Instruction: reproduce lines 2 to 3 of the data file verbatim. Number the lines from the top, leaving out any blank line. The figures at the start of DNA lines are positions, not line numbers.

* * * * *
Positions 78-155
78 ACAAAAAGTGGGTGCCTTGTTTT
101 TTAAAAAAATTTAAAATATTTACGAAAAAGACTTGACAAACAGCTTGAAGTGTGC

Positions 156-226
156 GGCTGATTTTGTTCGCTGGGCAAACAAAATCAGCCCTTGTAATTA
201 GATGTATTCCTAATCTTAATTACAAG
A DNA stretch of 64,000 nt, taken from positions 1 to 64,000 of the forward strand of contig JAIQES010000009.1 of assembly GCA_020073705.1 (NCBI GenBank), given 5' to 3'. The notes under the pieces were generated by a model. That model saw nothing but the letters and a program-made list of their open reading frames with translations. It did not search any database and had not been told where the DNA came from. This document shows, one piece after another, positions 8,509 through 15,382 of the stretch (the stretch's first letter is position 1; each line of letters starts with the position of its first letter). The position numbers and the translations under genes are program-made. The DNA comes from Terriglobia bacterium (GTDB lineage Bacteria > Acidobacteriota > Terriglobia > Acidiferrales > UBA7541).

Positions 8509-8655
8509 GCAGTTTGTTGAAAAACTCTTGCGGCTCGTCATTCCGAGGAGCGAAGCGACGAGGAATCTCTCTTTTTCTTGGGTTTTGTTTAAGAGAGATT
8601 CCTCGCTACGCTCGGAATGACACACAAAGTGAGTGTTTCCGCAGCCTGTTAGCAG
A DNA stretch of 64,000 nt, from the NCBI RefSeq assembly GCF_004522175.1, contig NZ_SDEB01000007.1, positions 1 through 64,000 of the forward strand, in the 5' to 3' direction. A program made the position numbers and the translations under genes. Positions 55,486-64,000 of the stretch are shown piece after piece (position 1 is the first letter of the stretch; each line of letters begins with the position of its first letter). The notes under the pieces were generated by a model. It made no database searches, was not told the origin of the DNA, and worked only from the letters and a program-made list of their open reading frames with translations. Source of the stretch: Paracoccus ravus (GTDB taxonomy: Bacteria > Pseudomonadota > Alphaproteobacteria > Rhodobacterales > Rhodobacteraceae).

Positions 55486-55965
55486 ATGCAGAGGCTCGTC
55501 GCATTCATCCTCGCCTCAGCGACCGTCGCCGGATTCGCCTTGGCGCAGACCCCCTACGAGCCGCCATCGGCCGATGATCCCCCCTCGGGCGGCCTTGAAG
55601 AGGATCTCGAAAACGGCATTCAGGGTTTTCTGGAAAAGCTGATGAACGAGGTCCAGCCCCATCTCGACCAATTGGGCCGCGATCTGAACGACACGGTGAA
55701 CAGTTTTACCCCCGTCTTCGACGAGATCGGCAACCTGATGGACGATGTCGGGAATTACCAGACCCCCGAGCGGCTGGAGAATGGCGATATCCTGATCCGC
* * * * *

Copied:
78 ACAAAAAGTGGGTGCCTTGTTTT
101 TTAAAAAAATTTAAAATATTTACGAAAAAGACTTGACAAACAGCTTGAAGTGTGC